Bliss and Blood
by Charlotte Reads Classics
Being mostly a classics reader, there aren’t many brand new books I covet. However, Bring Up the Bodies, the sequel to Wolf Hall, is a date marked in my diary. (Yes, really.) Alas, the publication date isn’t for another two months, so that means reading other books by Hilary Mantel in preparation.
The Giant, O’Brien is the last (I think) of Mantel’s historical novels I had left to read. It’s a mix of science and superstition, set in eighteenth century Ireland. A rag tag band of men cross the Irish Sea to seek their fortune. With them is the Giant, Charles O’Brien, who has a kind of trade as a storyteller.
He mixed his tales like this: bliss and blood. The roof of gingerbread, then the slinking arrival of a wolf with a sweet tooth. The white-skinned, well-fleshed woman who turns to bone beneath a man’s caress; the lake where gold pieces bob, that drowns all who fish for them. Merit gains no reward, or duty done; the lucky prosper, and any of us could be that.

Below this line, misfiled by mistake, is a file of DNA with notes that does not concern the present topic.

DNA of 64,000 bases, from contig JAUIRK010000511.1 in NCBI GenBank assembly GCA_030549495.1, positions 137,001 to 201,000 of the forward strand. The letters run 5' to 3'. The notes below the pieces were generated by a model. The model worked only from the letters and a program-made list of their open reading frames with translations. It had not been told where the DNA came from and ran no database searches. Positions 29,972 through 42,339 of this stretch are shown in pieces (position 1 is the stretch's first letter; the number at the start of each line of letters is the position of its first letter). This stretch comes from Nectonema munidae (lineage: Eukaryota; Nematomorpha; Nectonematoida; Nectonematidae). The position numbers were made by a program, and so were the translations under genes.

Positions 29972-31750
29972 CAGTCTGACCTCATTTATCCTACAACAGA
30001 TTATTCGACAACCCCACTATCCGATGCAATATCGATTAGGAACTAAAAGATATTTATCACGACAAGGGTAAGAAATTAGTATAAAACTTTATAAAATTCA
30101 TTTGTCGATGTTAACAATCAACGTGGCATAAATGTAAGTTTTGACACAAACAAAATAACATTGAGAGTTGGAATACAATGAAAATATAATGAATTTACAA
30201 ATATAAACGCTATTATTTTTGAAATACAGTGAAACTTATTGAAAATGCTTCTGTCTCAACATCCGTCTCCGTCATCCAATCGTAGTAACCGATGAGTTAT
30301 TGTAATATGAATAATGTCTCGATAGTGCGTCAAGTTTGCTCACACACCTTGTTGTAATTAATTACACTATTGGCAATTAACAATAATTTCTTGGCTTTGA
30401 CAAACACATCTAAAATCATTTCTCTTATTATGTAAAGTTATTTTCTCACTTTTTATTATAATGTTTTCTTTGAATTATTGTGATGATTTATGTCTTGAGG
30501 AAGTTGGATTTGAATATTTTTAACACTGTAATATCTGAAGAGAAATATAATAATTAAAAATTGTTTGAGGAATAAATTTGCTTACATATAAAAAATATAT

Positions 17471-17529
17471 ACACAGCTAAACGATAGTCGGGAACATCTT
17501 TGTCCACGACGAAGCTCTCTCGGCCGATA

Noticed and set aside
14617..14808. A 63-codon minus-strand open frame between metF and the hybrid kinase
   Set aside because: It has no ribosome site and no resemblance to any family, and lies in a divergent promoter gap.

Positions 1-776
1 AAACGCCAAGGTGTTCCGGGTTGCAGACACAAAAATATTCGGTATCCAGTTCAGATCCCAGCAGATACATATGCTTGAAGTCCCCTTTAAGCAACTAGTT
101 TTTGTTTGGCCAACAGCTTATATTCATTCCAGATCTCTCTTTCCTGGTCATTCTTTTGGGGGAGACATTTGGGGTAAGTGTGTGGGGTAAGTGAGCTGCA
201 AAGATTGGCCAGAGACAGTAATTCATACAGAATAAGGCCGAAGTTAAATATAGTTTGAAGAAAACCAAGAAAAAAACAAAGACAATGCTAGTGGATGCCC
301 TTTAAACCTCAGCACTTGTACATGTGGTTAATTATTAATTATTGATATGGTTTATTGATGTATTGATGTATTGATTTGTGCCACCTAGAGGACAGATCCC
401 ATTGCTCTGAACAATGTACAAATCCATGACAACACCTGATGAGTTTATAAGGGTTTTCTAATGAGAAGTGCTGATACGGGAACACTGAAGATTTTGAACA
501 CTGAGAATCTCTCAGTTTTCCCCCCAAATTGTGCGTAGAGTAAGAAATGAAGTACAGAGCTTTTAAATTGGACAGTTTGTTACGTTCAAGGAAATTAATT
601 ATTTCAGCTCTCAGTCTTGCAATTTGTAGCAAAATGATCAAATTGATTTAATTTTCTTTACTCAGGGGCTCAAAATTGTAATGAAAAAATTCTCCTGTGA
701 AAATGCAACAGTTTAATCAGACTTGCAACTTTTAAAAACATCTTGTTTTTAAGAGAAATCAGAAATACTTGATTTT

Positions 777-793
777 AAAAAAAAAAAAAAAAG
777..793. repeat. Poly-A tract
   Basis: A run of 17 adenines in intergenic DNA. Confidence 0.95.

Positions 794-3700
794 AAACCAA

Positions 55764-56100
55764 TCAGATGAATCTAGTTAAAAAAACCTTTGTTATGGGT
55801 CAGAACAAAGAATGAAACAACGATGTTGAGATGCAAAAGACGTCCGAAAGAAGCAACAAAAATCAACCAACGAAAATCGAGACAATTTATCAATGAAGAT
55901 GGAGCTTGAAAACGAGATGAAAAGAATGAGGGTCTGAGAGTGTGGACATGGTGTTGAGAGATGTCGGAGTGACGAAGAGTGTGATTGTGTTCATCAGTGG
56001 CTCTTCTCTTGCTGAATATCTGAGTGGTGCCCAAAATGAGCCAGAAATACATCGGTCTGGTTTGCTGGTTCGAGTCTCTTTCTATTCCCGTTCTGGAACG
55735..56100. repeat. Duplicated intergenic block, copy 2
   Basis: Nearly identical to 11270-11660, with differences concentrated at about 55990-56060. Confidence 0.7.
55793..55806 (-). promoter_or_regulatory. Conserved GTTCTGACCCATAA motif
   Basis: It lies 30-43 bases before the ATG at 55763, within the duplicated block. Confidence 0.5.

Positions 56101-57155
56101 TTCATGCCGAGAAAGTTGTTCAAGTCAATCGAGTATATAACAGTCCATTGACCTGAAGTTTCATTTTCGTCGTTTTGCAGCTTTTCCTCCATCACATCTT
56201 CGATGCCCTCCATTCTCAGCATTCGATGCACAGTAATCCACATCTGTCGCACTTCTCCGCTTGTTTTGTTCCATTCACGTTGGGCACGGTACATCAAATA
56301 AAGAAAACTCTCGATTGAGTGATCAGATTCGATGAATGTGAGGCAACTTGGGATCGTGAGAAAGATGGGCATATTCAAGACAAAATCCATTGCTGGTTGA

I didn’t find this book quite as accessible as her other novels, perhaps because it kept going off in unexpected directions. I felt that the plot was hidden by the language: as usual she has a beautiful turn of phrase, but sometimes that stood in the way of simplicity. Putting that to one side though, I did enjoy this book. The eighteenth century was coming alive in a way that made me appreciate just how difficult it was to survive back then. The historical detail, as you would expect, fascinating; especially when it comes to medicine and how scientific experiments were conducted (stealing bodies was something of an art form)!
Writing about The Giant, O’Brien has been tricky, because it left a feeling rather than something concrete. I’ll have to try some non-historical Hilary Mantel novels, not to mention a re-read of Wolf Hall.